During the Second World War, Beaton worked as an official photographer for the British Ministry of Information. In 1940–1, his assignments were based in Britain, documenting domestic efforts and damage from the Blitz. Later, he was sent first to the Middle East and then to East Asia, where he travelled to India, as well as Burma (now Myanmar) and China. During this time, Beaton was also entrusted to portray the British Royal Family as a symbol of unity, stability and hope for the whole nation, as well as for troops and people across the world.

Princess Elizabeth, later Queen Elizabeth II, in 1942 (RCIN 2315189) and the Royal Family in 1943 (RCIN 2315121)©

After the war, Beaton returned to portraying members of the Royal Family such as Princess Margaret in his distinctive and glamorous style, incorporating the use of flowers from his own garden and painted backdrops.

Princess Margaret with flowers posed against a painted backdrop (RCIN 2315232)©

Queen Elizabeth II’s Coronation

The apex of Beaton’s career, both personally and professionally, was his appointment as official photographer for the Coronation of Queen Elizabeth II in 1953.

The photographer sought to capture the symbolism and theatricality of the historic event. Queen Elizabeth II was portrayed in full regalia against a painted backdrop of the Lady Chapel in Westminster Abbey, fixed on a window recess of the Green Drawing Room at Buckingham Palace. The combination of the studio lighting with natural light filtering from above and through the backdrop provided what historian Peter Quennell described as ‘a strangely transfiguring radiance that encircles those who occupy a throne’.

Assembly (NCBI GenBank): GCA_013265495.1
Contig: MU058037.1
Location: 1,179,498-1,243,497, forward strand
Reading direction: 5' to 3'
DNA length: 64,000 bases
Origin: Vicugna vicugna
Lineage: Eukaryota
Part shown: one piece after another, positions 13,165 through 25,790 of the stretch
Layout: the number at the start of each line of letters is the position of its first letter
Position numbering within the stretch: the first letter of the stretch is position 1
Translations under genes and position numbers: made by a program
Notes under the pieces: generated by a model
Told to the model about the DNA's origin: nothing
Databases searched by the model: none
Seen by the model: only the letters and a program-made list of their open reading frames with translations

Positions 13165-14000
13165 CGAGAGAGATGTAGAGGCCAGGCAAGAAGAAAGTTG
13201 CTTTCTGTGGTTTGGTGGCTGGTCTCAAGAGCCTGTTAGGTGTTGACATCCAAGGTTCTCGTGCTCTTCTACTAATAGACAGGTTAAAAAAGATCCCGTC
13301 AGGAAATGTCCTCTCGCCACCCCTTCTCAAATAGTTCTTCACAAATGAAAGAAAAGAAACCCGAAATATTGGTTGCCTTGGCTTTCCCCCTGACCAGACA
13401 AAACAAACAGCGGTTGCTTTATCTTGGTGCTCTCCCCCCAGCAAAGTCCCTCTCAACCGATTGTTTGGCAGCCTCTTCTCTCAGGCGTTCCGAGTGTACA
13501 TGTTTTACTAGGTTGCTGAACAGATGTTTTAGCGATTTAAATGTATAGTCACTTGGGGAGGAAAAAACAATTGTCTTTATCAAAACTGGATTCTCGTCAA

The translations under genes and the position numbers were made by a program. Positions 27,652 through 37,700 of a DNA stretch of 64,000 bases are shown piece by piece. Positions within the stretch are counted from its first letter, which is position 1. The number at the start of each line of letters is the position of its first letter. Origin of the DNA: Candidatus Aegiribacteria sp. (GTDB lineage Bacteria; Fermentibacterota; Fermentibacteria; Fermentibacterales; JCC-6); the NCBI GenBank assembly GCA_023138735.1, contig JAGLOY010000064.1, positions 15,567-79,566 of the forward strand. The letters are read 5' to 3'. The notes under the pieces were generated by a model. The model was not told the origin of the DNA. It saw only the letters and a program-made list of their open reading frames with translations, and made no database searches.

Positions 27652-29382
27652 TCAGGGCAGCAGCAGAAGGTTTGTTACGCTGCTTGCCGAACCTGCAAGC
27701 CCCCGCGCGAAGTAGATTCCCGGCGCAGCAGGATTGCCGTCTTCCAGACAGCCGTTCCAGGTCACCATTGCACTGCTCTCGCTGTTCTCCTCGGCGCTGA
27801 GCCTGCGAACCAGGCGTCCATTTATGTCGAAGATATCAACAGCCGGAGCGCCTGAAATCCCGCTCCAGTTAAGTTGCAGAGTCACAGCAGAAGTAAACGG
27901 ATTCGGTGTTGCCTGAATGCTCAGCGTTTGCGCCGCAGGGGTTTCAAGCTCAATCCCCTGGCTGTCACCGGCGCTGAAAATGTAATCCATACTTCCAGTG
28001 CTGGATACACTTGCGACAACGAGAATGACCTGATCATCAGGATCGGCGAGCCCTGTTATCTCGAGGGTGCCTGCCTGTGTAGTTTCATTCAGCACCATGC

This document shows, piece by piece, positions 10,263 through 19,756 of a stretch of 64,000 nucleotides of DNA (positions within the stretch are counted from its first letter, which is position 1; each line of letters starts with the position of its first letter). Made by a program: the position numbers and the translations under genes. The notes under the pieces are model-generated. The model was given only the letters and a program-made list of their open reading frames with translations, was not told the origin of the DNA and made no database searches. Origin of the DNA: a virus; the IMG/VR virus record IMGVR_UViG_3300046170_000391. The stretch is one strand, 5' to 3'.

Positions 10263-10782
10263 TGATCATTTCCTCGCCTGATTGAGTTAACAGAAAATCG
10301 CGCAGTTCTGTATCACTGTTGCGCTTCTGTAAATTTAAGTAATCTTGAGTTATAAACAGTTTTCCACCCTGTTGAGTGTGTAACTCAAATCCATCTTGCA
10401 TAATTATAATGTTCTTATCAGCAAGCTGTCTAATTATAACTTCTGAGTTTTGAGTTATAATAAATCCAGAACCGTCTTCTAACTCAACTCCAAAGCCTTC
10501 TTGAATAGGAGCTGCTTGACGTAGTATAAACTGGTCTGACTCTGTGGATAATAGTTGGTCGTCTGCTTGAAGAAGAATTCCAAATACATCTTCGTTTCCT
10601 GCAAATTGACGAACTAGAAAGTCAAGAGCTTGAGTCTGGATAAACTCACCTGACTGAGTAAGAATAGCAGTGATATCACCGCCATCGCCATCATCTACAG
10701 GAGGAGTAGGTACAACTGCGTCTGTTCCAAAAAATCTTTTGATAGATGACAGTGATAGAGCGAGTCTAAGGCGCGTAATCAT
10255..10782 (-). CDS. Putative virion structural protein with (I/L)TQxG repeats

Queen Elizabeth II on her Coronation day (RCIN 2153177)©


In the late 1950s and throughout the 1960s, a new generation of photographers emerged on the scene with modern and bold styles, in keeping with popular culture and aided by new developments in mass media. Public interest shifted towards the colourful worlds of fashion, television and pop music, in recognition of the growing celebrity culture.

Keeping in step, Beaton’s style also evolved and stark aesthetics replaced painted backdrops. Glamorous, formal portraits of the Royal Family were replaced by more intimate depictions.

Queen Elizabeth II in her admiral's cloak (RCIN 2999826) and holding one of her children (RCIN 2153191) ©

Beaton continued to be commissioned by members of the Royal Family until the end of his life, although less frequently by the monarch. His final royal commission came from Prince and Princess Michael of Kent and took place in their apartment at Kensington Palace in November 1979, two months before Beaton’s death.

Beaton and the Royal Family: a special bond

Beaton formed a harmonious rapport with many members of the Royal Family over the decades but seemed to have shared a special bond with Queen Elizabeth The Queen Mother, since their first sitting together in 1939.

In 1963, to thank Beaton on receipt of his book Royal Portraits, the Queen Mother wrote: ‘I find it very nostalgic looking through the pages. The years telescope, & I suddenly remembered what I felt like when I wore those pre-war garden party clothes – all those years ago. It is absolutely fascinating to look back, and I feel that, as a family, we must be deeply grateful to you for producing us, as really quite nice & real people!’

Those words summarise Beaton’s relationship with the Royal Family and the major role he played in shaping their image.

You can see some of Beaton's photographs in our exhibition Royal Portraits: A Century of Photography.

Royal Portraits: A Century of Photography
An exhibition exploring the evolution of royal portrait photography from the 1920s to the present day.

The income from your ticket contributes directly to The Royal Collection Trust, a registered charity. The aims of The Royal Collection Trust are the care and conservation of the Royal Collection, and the promotion of access and enjoyment through exhibitions, publications, loans and educational activities.